Labour MP Emma Hardy elected to education select committee

Labour MP Emma Hardy elected to education select committee

Emma Hardy, Labour MP for Hull West and Hessle, has been elected to sit on the education select committee with a pledge to re-prioritise “the arts” in the curriculum and tackle informal exclusions.

Hardy, a former primary school teacher, joins four other Labour Party members on the committee, which will be led by newly appointed chair and Conservative MP Robert Halfon.

Speaking to Schools Week, Hardy, who is also the co-organiser of schools conference Northern Rocks, said she wanted to see creative subjects given greater priority, rather than just English and maths.

“The opportunity for teachers to be more creative in their teaching has diminished, especially with the marginalisation of the arts,” she said.

“High-stakes accountability” around English and maths was leading to pupils being taken out of arts subjects, she added.

“We need more of a balanced curriculum in our schools.”

Her words are at odds with Halfon’s claim in his pitch to become chair of the committee that he would focus on raising standards in schools, especially in literacy and numeracy.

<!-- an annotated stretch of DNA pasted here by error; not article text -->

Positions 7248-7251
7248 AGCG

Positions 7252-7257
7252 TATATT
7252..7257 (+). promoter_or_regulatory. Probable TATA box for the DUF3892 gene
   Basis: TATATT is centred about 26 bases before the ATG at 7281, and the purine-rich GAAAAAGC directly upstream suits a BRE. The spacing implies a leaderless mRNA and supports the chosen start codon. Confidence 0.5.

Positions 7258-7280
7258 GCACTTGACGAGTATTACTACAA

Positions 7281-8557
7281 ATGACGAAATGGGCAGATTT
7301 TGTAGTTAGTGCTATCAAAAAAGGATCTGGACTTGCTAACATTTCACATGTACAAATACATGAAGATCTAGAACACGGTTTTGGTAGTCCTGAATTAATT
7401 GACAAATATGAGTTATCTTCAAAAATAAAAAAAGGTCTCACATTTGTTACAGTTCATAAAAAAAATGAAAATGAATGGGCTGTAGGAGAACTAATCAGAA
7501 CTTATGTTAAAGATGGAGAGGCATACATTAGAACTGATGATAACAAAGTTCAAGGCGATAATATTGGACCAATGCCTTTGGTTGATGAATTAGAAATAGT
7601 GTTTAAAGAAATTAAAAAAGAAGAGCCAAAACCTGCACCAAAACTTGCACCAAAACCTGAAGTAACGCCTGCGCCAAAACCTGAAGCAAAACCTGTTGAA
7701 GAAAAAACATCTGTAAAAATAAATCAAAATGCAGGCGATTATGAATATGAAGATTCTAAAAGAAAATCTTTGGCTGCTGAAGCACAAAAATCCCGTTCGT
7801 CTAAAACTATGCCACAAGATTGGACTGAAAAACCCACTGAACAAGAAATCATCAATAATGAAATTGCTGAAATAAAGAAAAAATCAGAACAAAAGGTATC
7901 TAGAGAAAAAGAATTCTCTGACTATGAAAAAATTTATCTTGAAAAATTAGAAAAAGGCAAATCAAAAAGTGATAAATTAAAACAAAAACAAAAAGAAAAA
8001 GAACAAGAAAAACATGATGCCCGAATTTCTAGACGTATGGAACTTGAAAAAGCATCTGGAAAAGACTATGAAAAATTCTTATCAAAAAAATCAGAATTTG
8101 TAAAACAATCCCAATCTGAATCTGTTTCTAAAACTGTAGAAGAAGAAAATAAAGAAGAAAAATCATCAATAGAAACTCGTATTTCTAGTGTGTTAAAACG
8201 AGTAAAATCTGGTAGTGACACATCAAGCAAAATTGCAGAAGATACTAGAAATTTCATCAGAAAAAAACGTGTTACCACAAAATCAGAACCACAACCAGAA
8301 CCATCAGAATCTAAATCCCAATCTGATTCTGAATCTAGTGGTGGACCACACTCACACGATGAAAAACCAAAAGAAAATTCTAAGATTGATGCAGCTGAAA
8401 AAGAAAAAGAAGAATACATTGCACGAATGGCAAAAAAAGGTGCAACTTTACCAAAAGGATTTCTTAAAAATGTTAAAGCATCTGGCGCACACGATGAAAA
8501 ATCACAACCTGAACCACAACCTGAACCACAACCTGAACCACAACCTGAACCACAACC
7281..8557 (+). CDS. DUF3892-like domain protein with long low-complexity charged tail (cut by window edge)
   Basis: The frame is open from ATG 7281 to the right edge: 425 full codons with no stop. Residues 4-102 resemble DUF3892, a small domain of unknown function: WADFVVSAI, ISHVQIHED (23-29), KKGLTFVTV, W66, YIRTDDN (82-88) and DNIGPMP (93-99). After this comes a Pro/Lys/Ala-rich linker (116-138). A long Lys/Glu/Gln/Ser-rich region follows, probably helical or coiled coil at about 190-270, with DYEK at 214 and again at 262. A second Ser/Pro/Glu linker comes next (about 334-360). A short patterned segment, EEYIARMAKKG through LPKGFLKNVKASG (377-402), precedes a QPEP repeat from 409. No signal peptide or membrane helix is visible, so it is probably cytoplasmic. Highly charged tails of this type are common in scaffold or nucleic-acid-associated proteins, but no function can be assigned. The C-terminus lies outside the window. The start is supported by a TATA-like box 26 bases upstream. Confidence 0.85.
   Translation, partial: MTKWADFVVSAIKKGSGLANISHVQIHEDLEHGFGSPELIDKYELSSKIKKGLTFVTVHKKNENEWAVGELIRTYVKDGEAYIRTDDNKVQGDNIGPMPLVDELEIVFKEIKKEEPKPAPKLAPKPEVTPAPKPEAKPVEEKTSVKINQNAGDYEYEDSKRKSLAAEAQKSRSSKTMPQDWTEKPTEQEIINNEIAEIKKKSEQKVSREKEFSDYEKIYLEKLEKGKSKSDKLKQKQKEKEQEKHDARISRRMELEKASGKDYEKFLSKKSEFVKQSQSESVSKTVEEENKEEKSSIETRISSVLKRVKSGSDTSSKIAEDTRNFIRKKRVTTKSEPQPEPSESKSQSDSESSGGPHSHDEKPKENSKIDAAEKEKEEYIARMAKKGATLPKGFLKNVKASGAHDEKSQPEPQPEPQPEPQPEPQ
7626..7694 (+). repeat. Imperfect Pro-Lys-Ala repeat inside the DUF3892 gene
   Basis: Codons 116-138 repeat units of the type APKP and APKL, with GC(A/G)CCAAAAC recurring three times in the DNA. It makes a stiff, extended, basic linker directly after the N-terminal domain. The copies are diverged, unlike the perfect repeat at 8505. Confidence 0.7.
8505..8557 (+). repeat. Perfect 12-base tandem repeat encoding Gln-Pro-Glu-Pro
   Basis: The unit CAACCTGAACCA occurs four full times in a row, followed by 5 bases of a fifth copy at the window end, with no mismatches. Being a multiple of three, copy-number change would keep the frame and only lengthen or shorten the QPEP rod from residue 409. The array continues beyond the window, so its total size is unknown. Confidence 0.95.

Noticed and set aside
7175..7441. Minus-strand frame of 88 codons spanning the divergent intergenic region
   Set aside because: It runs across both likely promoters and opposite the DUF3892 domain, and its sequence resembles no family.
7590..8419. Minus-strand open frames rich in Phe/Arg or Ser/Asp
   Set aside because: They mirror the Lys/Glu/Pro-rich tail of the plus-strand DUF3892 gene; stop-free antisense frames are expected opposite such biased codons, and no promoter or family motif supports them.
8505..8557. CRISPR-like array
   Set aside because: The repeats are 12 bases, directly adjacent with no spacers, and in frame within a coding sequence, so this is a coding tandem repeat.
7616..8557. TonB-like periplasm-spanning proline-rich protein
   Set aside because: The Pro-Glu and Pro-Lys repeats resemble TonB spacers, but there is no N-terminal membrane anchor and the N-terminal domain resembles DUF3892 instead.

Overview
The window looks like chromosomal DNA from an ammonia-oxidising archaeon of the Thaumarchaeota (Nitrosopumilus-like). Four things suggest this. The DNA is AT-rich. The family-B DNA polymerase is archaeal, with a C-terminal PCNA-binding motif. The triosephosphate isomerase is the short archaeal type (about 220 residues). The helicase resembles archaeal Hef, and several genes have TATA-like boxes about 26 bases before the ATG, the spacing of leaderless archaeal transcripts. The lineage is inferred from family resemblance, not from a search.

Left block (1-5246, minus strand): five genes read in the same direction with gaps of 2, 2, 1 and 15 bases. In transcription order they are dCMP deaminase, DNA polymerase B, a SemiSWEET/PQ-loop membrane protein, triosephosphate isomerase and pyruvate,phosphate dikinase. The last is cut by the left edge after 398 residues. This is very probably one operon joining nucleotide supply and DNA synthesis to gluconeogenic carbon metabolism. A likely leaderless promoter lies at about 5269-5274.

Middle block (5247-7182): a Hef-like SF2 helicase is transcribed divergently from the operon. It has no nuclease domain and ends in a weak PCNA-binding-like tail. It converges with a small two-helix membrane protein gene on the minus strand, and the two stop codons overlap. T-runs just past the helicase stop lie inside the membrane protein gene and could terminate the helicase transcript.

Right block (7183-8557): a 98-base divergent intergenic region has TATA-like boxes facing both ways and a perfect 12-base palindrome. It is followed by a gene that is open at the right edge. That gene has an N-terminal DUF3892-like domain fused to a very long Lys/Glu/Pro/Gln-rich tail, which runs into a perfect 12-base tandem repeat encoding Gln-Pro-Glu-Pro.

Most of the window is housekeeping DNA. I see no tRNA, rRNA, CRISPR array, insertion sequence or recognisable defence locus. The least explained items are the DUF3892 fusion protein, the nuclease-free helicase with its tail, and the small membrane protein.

However, Halfon has also previously criticised ministers for failing to focus enough on non-academic, skills-based subjects in schools because of an obsession with “university, university, university.”

Hardy has previously been elected as deputy general secretary for the Socialist Educational Society and served on The Labour Party’s national policy forum for education. She said she has been campaigning on education issues since former education secretary Michael Gove’s reforms to the curriculum in 2011.

When asked whether she welcomed a review by Ofsted into the curriculum, Hardy said she was “bemused” by Sean Harford’s assertion that the inspectorate will be looking for rich, broad curricula.

“I’m slightly bemused by the review, because Ofsted really need to acknowledge their role in narrowing the curriculum.

“There’s this pressure which makes schools focus on English and maths especially.”

Schools were “damned if they do and damned if they don’t,” she added.

Her other priorities were to look into pupils going “off-roll” through informal exclusions ahead of year 11 in schools which did not want to take the hit for their bad exam results, she said.

I’m bemused by Ofsted’s curriculum review

Schools Week has previously reported on the issue of pupils “disappearing” from school registers or being sent to alternative provision by schools over fears of poor league table performance.

At primary school level, Hardy said she also wanted to look at the impact of high-stakes primary assessment, particularly SATs, on the mental health of pupils.

She added she had been “really hopeful” she would be elected to the committee since the Labour Party tended to elect people to positions in which they had expertise or background in.